There’s training and then there’s pro training. For most of us what we see of the rigorous life of professional athletes is only on the court, highlight videos, and magazine covers. Mark Caron of Focus Athletics Pro in Manila trains professional and national team athletes in sports ranging from basketball, soccer, volleyball and knows exactly what it takes to make it at the highest level . We asked Mark to give us a little insight on the dedication needed and what is needed for aspiring athletes and weekend warriors:
Mark, you train some of the top athletes from the Phillipines and around the region, what is a common trait you see in among all these athletes?
The most common trats that I see with all the professional athletes that I trained are hard work, internally motivated and attention to detail. For me, hard work really separates the best athletes from the rest. They always give their 100% every single time. They are internally motivated that’s why they do different kinds of training to be better. And lastly, their attention to detail is incredible. They always ask questions how to do it right or if they are doing it right.
Are there common mistakes you see young athletes make early in their career that should be avoided?
The most common mistakes that all young athletes, as well as the parents, is focusing to much on playing a lot of games and less on sports skill development and most especially forgetting movement skill development. Playing a lot of games takes up a lot of quality time for rehearsing different skills such as sports skills like ball handling, shooting, and passing for basketball and movement skills like running, jumping, coordination, balance, and agility, which should be done at an early age. These skills set them to be a better athlete by equipping them with better skill and movements to play.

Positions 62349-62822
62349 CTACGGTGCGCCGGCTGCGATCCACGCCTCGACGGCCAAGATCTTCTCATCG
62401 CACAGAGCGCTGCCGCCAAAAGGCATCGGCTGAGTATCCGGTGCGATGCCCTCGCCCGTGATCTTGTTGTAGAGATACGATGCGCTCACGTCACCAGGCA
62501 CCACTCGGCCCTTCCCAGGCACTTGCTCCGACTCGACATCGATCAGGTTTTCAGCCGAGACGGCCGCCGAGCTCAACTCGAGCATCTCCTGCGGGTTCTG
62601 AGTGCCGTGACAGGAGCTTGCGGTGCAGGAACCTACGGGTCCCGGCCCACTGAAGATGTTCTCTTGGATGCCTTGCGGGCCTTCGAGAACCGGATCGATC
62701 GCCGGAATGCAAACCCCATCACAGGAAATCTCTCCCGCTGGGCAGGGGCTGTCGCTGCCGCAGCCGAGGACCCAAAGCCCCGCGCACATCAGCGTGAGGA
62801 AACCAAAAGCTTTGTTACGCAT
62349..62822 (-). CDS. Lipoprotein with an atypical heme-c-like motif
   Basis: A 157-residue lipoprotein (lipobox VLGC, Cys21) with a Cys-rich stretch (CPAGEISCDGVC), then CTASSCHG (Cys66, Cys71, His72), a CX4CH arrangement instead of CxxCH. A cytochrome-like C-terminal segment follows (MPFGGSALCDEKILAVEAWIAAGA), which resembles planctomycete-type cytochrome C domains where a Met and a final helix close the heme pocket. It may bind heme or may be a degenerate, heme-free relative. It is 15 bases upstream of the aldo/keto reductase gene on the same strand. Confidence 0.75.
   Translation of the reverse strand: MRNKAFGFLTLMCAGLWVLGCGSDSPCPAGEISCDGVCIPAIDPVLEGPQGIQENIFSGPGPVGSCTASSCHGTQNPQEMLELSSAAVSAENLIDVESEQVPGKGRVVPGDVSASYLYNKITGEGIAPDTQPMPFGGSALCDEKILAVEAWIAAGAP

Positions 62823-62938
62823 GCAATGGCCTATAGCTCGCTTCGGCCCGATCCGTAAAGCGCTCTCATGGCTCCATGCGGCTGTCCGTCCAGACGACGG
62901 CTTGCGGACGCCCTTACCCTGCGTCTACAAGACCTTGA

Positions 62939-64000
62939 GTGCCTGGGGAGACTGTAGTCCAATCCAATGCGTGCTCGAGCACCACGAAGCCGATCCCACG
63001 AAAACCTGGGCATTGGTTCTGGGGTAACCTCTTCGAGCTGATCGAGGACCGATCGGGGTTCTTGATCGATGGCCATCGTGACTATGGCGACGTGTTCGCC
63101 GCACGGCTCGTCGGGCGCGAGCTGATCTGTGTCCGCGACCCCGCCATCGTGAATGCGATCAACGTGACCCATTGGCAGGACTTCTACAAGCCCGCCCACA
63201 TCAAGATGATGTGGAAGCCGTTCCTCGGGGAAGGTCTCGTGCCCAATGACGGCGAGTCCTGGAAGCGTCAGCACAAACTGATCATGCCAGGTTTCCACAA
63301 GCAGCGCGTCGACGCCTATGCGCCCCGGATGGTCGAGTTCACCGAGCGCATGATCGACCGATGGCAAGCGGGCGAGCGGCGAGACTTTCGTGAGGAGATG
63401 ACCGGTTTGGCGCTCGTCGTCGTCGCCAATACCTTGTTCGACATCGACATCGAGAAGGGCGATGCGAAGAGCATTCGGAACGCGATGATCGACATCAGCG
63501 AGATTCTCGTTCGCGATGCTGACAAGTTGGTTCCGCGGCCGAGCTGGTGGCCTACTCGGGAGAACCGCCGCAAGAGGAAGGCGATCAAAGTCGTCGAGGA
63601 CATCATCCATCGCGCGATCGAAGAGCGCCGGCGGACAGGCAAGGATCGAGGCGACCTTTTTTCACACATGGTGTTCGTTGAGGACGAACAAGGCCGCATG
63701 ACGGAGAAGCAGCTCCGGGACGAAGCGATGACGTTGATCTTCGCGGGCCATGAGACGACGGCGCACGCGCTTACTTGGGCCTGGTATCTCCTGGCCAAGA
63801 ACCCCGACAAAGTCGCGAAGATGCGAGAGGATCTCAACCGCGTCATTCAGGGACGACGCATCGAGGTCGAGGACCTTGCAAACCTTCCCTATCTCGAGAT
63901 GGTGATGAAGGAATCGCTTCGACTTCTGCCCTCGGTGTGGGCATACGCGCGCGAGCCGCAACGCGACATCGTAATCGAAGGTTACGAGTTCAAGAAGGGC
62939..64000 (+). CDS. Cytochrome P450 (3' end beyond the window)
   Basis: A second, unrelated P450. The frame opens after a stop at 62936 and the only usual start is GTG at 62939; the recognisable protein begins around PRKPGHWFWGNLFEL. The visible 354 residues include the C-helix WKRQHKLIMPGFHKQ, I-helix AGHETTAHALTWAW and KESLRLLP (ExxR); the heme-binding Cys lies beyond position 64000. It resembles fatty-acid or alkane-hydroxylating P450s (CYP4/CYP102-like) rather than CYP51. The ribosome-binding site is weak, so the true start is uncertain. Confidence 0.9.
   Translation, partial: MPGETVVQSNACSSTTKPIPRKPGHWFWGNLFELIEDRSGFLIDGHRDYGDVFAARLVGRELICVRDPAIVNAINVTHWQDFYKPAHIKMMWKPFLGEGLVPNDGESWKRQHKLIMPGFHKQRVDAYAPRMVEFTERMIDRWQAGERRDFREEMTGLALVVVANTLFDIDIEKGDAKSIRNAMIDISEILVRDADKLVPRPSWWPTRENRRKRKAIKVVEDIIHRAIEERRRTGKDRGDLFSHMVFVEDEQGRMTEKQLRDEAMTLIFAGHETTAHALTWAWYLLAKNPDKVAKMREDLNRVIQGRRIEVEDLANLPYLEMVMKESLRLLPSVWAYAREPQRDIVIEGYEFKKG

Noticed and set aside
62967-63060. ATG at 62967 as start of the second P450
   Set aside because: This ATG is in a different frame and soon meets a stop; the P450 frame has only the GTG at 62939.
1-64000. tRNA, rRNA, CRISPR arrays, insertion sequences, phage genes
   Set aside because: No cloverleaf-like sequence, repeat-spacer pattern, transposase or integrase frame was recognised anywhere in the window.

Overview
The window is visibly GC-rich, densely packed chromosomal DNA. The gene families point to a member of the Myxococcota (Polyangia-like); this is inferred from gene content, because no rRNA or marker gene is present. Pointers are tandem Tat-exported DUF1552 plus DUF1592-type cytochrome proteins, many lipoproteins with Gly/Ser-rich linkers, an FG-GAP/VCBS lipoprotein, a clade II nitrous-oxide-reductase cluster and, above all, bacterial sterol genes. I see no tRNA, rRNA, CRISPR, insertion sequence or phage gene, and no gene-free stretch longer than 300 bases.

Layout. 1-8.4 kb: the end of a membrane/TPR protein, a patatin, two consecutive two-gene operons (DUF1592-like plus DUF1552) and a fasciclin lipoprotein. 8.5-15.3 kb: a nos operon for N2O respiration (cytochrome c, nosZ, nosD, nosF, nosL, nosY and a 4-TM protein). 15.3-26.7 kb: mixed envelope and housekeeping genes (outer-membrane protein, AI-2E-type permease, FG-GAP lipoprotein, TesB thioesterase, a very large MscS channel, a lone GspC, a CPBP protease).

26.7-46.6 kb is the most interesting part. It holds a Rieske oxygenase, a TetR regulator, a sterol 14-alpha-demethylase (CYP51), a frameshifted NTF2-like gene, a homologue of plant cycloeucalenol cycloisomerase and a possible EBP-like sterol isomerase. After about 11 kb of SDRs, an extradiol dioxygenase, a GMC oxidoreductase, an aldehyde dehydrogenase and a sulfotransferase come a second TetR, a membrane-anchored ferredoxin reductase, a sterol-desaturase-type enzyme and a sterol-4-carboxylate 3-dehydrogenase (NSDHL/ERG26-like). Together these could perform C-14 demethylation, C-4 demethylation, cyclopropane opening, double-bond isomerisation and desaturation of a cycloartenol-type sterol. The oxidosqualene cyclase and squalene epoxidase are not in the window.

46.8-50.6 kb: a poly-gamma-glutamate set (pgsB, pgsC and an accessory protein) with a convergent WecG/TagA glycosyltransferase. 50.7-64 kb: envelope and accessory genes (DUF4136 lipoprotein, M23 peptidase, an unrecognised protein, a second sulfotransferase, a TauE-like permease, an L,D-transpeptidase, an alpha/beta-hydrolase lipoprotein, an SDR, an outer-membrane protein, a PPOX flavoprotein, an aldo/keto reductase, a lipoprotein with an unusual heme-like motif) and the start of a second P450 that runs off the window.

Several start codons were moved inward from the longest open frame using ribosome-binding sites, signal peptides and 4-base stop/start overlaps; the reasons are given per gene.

What is your favourite strength / conditioning drill?
My favorite drills are movement skill drills. These include Acceleration, Absolute Speed, and Multidirectional Speed drills. These drills are very humbling since not all athletes can do it very well. I consider athletes who can do these drills fluidly and effortless as athletic.
Any tips / workouts young players can do at home to improve their strength?
I always tell athletes to master their own body weight first. I love circuits that can be done at home with minimal equipment. All athlete should be able to do these no problem:
- Split squats
- 1 leg squat
- Push Up
- Chin Ups/Pull Ups
- Plank Exercises
Do I need to lift weights to get basketball strong?
Not all times. As I stated above, you will really get really strong if you know how ot handle your own body weight. Once you learn that, then that’s the time you will use weights to put overload to the movements and get stronger.
Do you have any fool proof diet or nutrition tips that everyone should be including in their lifestyle?
Yes. I’ve been doing this for many years already. It’s very simple, here it is:
- No SUGAR
- No PROCESSED FOOD
- Eat lots of vegetables and fruits
- Eat more lean meats (fish and chicken)
- Eat less carbs (especially pasta and bread)
- Drink lots of water
Finally, you work with current pro athletes and help those about to enter the big leagues – what is one piece of advice you’ve given or been given to perform at that level?
I’m always an advocate of working hard and smart. I always tell my athletes this “Are they willing to do what others are not doing?” It might be a bit of a cliché but this gets you where you want to be. Things like doing extra stretches, sets, or weight; going back to fundamentals; unlearning bad habits and learning the good ones; taking care of their body better (sleeping and eating right), will make you better than others and perform.